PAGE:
WITS students were left stunned as they watched members of the Johannesburg Metropolitan Police Department (JMPD) use electro-shock weapons and batons against sleeping homeless people in Braamfontein.

A Wits Vuvuzela reporter along with several students were in a nearby residence when they witnessed the attack outside the Braamfontein Methodist Church on Rissik street on March 6.

At approximately 11pm three JMPD vehicles, a large truck, a van and a car, pulled up to the sidewalk to chase away the homeless people sleeping in the pouring rain.
The scene was chaotic as the police officers began shouting and yelling at the homeless to leave.

The sounds of police batons swinging through the air as they struck bodies were heard above the screams and cries of the homeless during the late-night onslaught.

HEAR ME OUT: A homeless man, who wanted to be called 'Sam because of fear of reprisals, speaks openly about his violent encounters with the police. Photo: Kudzai Mazvarirwofa

HEAR ME OUT: A homeless man, who wanted to be called ‘Sam because of fear of reprisals, speaks openly about his violent encounters with the police. Photo: Kudzai Mazvarirwofa

A few of the police where huddled around one of the homeless who appeared to be lying on the ground. One of the police officers bent over the homeless person and the light from an electric charge split the darkness as the crackling of a taser could be heard.
The homeless people ran away, leaving their meagre belongings behind.

JMPD spokesperson responds: “We don’t want them there making the place dirty” 

Wits Vuvuzela contacted JMPD spokesperson Superintendent Edna Mamonyane who denied the accusations that police had harassed the homeless.
“We are not harassing anybody!

We clean up the streets and we don’t want them there making the place dirty and urinating everywhere. There are homes around, they must go there,” Mamonyane said.
When told that several Witsies had witnessed the attack on the homeless she denied their accounts, calling the students “children”.
“Really? Children? Who do you believe? Who can trust what children say? We are too busy focusing on other important things like flooding in the streets and traffic. Nobody has time to harass them [the homeless],” Mamonyane said.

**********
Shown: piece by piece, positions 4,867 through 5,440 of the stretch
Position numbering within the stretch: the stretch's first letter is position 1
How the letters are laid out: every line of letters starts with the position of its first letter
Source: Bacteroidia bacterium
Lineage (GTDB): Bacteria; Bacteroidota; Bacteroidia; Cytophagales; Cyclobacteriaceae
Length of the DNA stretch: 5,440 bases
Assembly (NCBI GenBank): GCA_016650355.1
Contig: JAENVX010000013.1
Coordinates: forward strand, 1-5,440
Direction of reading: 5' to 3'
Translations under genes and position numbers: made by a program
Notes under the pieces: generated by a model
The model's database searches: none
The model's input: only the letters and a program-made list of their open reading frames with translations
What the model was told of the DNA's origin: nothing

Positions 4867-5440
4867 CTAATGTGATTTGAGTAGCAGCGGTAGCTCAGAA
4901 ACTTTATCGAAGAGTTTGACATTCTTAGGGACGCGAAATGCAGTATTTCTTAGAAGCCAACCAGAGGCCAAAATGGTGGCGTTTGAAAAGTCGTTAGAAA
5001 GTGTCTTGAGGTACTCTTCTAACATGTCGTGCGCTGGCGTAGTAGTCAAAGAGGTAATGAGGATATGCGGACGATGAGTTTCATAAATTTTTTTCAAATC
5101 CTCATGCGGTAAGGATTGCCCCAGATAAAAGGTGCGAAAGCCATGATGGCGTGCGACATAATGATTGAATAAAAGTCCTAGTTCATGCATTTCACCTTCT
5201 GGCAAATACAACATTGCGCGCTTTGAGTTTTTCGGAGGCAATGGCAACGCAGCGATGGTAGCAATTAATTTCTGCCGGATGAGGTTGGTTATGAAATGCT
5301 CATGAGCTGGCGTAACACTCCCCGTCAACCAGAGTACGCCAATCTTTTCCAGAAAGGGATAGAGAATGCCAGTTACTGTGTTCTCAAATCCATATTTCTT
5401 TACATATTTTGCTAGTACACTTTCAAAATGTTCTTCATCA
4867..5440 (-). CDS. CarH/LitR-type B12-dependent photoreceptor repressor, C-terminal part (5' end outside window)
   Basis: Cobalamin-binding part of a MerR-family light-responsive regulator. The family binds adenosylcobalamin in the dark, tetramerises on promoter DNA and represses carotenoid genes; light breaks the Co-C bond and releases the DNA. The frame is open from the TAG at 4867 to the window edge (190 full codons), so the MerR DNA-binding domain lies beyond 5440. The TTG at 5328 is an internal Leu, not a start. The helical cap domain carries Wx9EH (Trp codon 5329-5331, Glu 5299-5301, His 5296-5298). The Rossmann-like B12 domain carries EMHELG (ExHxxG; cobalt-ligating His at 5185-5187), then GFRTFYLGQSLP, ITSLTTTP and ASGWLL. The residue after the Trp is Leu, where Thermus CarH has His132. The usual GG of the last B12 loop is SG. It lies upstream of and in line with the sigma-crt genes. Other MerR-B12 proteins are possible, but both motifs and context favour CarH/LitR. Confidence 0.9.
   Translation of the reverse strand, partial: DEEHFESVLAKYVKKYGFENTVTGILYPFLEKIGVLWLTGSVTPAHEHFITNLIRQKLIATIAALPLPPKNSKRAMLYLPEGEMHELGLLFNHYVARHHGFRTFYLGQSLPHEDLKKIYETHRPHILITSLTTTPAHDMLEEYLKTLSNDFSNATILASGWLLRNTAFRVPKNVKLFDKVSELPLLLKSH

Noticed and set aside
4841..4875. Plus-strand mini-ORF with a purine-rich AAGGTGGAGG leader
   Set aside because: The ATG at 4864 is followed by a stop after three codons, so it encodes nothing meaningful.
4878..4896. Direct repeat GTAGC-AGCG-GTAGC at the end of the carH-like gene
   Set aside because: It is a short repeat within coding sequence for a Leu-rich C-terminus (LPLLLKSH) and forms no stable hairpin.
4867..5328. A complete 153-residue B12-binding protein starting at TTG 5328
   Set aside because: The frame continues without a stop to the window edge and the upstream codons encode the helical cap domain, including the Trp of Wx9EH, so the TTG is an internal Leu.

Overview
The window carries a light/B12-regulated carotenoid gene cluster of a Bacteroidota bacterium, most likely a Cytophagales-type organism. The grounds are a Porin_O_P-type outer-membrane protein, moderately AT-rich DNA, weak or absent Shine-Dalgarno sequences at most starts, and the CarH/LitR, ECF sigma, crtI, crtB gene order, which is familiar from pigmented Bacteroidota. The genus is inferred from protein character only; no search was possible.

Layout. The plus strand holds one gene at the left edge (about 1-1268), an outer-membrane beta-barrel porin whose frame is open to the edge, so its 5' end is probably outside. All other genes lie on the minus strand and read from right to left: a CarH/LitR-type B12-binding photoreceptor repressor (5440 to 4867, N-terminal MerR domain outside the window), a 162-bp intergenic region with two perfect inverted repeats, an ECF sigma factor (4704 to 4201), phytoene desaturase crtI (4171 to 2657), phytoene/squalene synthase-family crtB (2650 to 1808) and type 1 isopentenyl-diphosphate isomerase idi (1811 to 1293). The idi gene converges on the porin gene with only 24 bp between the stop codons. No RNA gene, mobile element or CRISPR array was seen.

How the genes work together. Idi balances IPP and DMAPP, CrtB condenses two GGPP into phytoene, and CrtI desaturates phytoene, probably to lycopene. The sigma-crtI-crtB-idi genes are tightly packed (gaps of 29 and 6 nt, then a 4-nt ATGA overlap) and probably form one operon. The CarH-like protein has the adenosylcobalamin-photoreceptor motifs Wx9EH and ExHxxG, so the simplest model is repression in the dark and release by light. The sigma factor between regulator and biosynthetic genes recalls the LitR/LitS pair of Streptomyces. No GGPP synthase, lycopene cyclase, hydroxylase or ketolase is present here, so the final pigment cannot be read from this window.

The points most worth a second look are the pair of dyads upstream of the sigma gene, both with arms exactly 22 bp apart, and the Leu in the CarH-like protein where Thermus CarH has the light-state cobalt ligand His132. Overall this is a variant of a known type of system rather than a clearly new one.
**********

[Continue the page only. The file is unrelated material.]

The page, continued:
[pullquote align=”right”]“If you fall or they catch you, they beat you sometimes with sjamboks.”[/pullquote]

Several students who live at a nearby residence and witnessed the March 6 attack told Wits Vuvuzela that it was not an isolated incident.

“The police come often and they chase around these poor homeless people. They don’t bother anybody, they just sit there and mind their own business,” said a second-year Wits student.
One of the homeless people, who only gave his name as “Sam”, said JMPD often came to the Braamfontein church to chase them away.

“Ja, the Metro come here, sometimes at three or four in the morning, and they chase us away. We’ll be sleeping and you just hear ‘Hey, hambani, hambani!’ [leave, leave!],” Sam said.
“If you fall or they catch you, they beat you sometimes with sjamboks.”
A female second-year University of Johannesburg student said the homeless who stayed at the church were also sometimes helpful.

“I saw a girl screaming in the back [of the residence] and heard the homeless people shouting ‘mbambe!’ [catch him!]. When I looked out of the window, I saw the homeless guys running after the thief who had just attempted to rob one of the students that lives around here.”

Even identity documents are confiscated

Sam claimed that when JMPD came to expel the homeless, they sometimes confiscate their documents and belongings.

“They just take everything, even my trolley, which I use to collect things to recycle,” he said.
Sam said the JMPD had also taken identity documents from the homeless, making it difficult for them to find work or prove they are authorised to stay in South Africa.
“They just take everything and go. Even when I try to tell them that my ID document is in there, they don’t care,” Sam said.
Another homeless man, “Mike”, told Wits Vuvuzela that he had no other place to go and would welcome information on housing if it was available.
“No one likes to live like this,” Mike said.
The homeless stay close to the church in Braamfontein because they are given food and clothing by the parishioners as well as students from the Wits Medical School. Independent Police Investigative Directorate spokesperson Moses Dhlamini said he was not aware of the accusations against JMPD.
“These people must come to our offices to lodge a complaint and we will look into it,” he said.

WITS JUSTICE PROJECTS RESPONDS 

MAP: The attacks took place outside the Braamfontein Methodist Church in Rissik Street.